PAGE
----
Newborough’s spectacular ravens – as featured on BBC Winterwatch

Blog by Newborough Reserve Manager, Graham Williams

One of the most atmospheric winter wildlife experiences at Newborough is to witness the aerial acrobatics, vocalisations and behaviour of the hundreds of roosting ravens that make Newborough their winter home.

A few weeks ago I was approached by the BBC who were interested in capturing some of that very atmosphere on camera for Winterwatch.

As the largest raven roost on the planet, not only is Newborough one the best locations to film roosting ravens in terms of sheer number of birds but, thanks to the tireless work of eminent naturalist Nigel Brown, we also had scientific data and behavioural observations to better interpret what was actually going on within the roost. Though the wonders of modern technology on the shoot would reveal some unexpected raven facts.

Our first task was to attempt to film feeding behaviour at a sheep carcass from a camera hide in Pant mawr. Though feeding on carrion is a natural instinct for ravens, these wily birds were reluctant to accommodate us! Being the highly intelligent and cautious birds that they are we had to be mindful of their ability to count people going in and out of the bird hide! Despite cameraman Neil Anderson’s best efforts to stay hidden in his hide for the best part of eight hours, and having entered in the dark, the birds were not fooled and not a single bird was seen feeding.

(In the photo: raven chicks on nest, Llanddwyn Island, Newborough, in the summer)

Whilst Neil had been hunkered down in the hide at Pant mawr, and having left Nigel to investigate localities of roosting birds, we spent the afternoon capturing footage of ravens at play on the dunes at Penrhos. Onshore winds here create wind currents on the crest of the dunes that the ravens glide and tumble on, a bit of a playpark for ravens! Pairing displays characterised by aerial tumbling and distinct vocalisations were observed, signalling preparations for the fast approaching breeding season.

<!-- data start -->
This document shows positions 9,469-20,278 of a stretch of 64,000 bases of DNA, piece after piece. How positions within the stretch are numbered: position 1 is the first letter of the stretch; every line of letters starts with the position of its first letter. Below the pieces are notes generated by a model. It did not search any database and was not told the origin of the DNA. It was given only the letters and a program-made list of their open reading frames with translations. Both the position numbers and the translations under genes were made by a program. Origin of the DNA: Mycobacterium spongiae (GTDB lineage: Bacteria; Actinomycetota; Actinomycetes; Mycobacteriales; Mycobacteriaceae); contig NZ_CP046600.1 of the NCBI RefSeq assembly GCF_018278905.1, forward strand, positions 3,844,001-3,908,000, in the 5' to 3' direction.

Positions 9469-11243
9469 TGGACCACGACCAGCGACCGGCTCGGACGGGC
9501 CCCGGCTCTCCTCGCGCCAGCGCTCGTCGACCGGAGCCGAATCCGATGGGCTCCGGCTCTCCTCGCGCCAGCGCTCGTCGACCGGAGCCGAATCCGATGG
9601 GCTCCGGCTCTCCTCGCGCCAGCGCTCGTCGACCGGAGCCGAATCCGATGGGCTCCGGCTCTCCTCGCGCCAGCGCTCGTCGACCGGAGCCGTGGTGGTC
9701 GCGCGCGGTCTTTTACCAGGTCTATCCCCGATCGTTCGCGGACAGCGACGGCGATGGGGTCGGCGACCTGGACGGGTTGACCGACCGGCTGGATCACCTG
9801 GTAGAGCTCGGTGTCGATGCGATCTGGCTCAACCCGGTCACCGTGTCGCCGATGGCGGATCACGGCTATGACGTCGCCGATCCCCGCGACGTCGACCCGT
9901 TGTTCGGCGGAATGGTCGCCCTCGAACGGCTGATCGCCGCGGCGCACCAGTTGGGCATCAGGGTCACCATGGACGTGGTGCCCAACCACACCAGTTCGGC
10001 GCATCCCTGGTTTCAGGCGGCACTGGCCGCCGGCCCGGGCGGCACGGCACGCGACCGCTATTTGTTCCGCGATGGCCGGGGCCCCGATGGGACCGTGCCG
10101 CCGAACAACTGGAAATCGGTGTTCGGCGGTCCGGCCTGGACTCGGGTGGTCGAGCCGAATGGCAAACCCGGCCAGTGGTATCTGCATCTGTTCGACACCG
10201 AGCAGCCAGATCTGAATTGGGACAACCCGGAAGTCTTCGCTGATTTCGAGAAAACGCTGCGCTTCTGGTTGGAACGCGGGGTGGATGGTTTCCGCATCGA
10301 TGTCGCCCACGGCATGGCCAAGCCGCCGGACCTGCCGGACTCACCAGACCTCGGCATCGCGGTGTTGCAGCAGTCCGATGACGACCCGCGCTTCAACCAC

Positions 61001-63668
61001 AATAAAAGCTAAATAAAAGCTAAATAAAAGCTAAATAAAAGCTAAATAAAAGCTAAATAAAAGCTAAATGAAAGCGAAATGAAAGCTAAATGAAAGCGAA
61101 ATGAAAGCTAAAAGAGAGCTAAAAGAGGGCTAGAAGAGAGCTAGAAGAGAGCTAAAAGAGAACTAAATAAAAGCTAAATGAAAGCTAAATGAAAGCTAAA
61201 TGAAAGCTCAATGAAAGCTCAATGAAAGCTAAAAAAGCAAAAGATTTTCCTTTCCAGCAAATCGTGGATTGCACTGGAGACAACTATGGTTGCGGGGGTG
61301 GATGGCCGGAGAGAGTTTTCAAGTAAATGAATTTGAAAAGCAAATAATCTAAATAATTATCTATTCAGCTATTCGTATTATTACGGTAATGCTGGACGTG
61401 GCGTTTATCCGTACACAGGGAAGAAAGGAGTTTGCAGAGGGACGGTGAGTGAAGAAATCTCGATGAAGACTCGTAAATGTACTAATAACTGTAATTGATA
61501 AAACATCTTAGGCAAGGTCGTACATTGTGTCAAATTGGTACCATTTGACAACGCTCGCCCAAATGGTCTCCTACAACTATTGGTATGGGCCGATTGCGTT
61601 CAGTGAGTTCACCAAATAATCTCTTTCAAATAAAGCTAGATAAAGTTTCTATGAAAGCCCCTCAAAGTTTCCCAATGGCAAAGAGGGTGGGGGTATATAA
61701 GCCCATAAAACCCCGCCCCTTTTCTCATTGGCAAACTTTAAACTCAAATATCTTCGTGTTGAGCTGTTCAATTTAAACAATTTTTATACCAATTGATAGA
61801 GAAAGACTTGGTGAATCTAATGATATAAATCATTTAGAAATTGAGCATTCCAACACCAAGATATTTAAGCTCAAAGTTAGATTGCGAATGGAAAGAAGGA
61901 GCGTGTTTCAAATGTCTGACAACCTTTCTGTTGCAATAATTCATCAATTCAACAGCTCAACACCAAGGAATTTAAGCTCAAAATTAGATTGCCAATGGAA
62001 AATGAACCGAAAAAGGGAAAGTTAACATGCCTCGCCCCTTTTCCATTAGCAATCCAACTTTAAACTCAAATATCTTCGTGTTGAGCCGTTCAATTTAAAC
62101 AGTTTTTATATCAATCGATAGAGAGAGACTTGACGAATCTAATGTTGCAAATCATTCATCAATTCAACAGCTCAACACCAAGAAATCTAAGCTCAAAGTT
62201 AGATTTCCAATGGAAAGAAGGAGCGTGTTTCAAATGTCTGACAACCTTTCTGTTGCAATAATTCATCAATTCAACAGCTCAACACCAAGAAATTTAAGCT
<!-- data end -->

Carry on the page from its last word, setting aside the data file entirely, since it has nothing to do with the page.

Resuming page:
With the beach shoot in the bag, we made our way to the main roost site at Cerrig Duon to prepare for the incoming birds at dusk.

Cerrig Duon is on the highest point of the Precambrian rock ridge in the very centre of the site and provides the ravens with the best possible vantage point. Neil, having now abandoned the shoot at the carcass joined us and set up the Selex thermal vision camera in the hope of capturing interaction behaviour of returning birds.

As birds arrived in dribs and drabs in the evening gloom the Selex camera gave us previously unseen views of the ravens in the roost preening and mooching about. It had always been thought that ravens, for reasons of protection and warmth, were roosting communally in tight family groups. What came as a surprise to us all, thanks to the Selex, was that, at least on this mild night, birds were some distance from each other deeper within the forest and apparently quite independent. The birds were also apparently fonder of roosting in the more statuesque Monterey pines rather than the straighter telegraph pole Corsican pine. As the birds were coming in, Gary the sound man, using a parabolic sound device recorded an amazing diversity of vocalisations and calls which were reverberating around the roost.

One of the unexpected highlights of the shoot came from the ravens’ smaller cousins, the jackdaws, which gave us a fine murmuration display above the roost, yelping and yapping as they squabbled and settled in for the night.

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